What is Reserve bank board member Heather Ridout saying? From The Australian this morning:
RESERVE Bank board member Heather Ridout says the Australian economy will need “active management” this year to cope with the slowing mining boom and high dollar, as the case for rate cuts was strengthened by a sharp fall in the rate of inflation.
Speaking ahead of the bank’s first board meeting of the year on February 5, the former chief executive of the Australian Industry Group said the nation faced “persistent” economic challenges.
“We’ve been fairly fortunate so far, but there’s a bit of active management required this year and we can’t just sit back and wait for growth to be put in our lap,” she told Dow Jones Newswires.
…Ms Ridout said the strength of the currency, which remains above $US1.05, was creating uneven pressures through the economy, which has until now been propelled by the resources sector.
“Growth has to be more evident in other parts of the economy and that’s very tough with the dollar remaining so persistently high,” she said.
Describing herself as being more optimistic on the world economy, Ms Ridout said conditions had clearly improved in the US and China and she pointed to firmer activity in Europe and signs of a modest pick-up in Japan.
Economic growth in China accelerated in the fourth quarter of last year, confirming a rebound for the world’s second-largest economy after a slowdown in the past two years.
“You’re seeing reasonably positive results out of China,” Ms Ridout said.
“But the big challenge for us is to be able to achieve a diversified growth model and that’s the big challenge for economic policy over the next 12 months.”
Reserve Bank officials have canvassed their concerns that the tide of resource investment may start to recede before investment elsewhere in the economy has started to pick up.
Three points to make:
- The RBA has a strong taboo against public commentary on interest rates by its board members outside official speeches. They like to control the message, not discuss it.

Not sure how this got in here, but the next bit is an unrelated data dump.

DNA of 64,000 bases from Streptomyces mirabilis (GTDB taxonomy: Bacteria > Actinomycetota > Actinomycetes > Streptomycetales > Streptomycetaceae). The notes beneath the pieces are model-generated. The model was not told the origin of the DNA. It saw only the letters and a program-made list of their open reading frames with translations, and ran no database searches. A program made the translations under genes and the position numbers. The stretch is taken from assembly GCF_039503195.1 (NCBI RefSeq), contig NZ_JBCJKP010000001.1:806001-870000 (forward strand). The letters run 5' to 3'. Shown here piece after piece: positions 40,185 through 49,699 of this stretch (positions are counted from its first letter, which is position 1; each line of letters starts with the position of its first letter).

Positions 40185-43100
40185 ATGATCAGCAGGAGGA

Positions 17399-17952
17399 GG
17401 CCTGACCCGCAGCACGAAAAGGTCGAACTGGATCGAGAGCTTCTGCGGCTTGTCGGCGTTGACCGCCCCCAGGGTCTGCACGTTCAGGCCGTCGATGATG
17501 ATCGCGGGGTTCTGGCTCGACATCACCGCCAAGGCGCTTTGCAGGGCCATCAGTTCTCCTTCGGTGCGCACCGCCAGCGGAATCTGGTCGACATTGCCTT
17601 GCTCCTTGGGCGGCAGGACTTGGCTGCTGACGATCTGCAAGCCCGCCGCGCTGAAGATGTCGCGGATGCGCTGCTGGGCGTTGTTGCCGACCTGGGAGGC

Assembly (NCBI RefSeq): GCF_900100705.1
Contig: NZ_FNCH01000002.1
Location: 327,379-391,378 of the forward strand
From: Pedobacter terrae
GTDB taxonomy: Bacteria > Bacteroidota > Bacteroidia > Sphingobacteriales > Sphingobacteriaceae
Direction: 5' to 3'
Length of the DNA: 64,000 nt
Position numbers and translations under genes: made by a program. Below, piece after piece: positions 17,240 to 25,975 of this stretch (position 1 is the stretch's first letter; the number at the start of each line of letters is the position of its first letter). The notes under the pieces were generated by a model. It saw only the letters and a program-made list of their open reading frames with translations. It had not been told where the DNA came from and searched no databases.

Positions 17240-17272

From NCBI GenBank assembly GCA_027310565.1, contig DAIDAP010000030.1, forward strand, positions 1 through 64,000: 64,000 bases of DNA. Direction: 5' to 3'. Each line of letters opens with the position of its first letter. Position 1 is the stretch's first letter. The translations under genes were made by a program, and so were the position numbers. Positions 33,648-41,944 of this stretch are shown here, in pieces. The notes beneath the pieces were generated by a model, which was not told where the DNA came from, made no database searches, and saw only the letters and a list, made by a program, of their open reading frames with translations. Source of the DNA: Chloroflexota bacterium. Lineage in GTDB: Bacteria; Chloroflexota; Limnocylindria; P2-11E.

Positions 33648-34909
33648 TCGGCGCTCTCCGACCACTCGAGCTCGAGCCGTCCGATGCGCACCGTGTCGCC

- Ridout is not especially a maverick. She has a track record of prim and proper team playing in her time the AiG (frustratingly so) and has a modus operandi of working for change from the inside. She is, however, more attuned to manufacturing than other board members.
- The RBA has a first principle policy of ‘doing no harm’ to the economy. That is, don’t do anything unless it is plainly obvious that it is required, lest you make things worse.
AUSTRALIA must fast-track new roads, railways, bridges and ports to secure prosperity as the mining boom fades, key members of the Reserve Bank have warned.
…In an interview with The Courier-Mail, central bank board members Heather Ridout and John Edwards said investing in key urban projects would unlock a new cycle of productivity to replace the commodity price boom and continue the 21-year run of growth.
Ms Ridout said short-term considerations had led to under-investment and were holding the nation back. She called on state and federal governments to go into deficit to fund the infrastructure.
“We have under-invested. Congested roads in cities are a major sign that we’re not doing well enough,” Ms Ridout said.
“We just keep putting short-term considerations before the real work of building a productive economy.”
Dr Edwards…warned Australia faced challenges including a high dollar and an ageing population.
“The big investment boom in mining, which has helped the economy over the last six years, is close to a peak,” Dr Edwards said.
Success from now on would “take substantial investment in factories, offices and mines, roads, bridges, ports, railways, broadband and, above all, in education and training.”
Dr Edwards said the National Broadband Network was the most important piece of infrastructure on the table.
“Australia’s future will increasingly depend on our success not only in exporting minerals and farm products, but also clever manufacturers and high-value services.”
…Ms Ridout is calling on governments, state and federal, to go into deficit, if necessary, to fund the infrastructure or to find ways to harness the savings sitting in superannuation accounts.
“That capital will end up overseas if we don’t create the opportunities here to invest in long term, high yielding projects,” Ms Ridout said.
Better education was also “absolutely 101″ to our future, she said.
“Every year the skill content of jobs is rising and if you haven’t got those skills you’re going to get marginalised in an economy like Australia’s.”
She warned securing the next 10 years of income growth would be more difficult than the last 10.
“How we make the transition to this more diversified growth model is a big big issue for Australia and just because we have had 21 years of growth doesn’t mean it happens automatically. It doesn’t.”
Dr Edwards said he remained hopeful Australians could successfully transition from a commodities boom to a high skills boom. “It won’t be easy, but it can be done. The last twenty five years have shown us that.”
Crikey, there you have it. The RBA knows where in for it and that pro-cyclical surplus drives must end. The central bank has just spanked the backsides of both major political parties and thrown its credibility behind a new space for the body politic to debate counter-cyclical deficit spending. This is an economically sound approach that I’ve been arguing for for six months.
It is interesting that the Courier-Mail was chosen for the second article, suggesting rather strongly that the message was significantly for the Newman and other state Liberal governments hell-bent on surpluses.
But there’s no shirking it, this is a violation of RBA protocol and, whether passive or not, a huge lift for the Gillard government.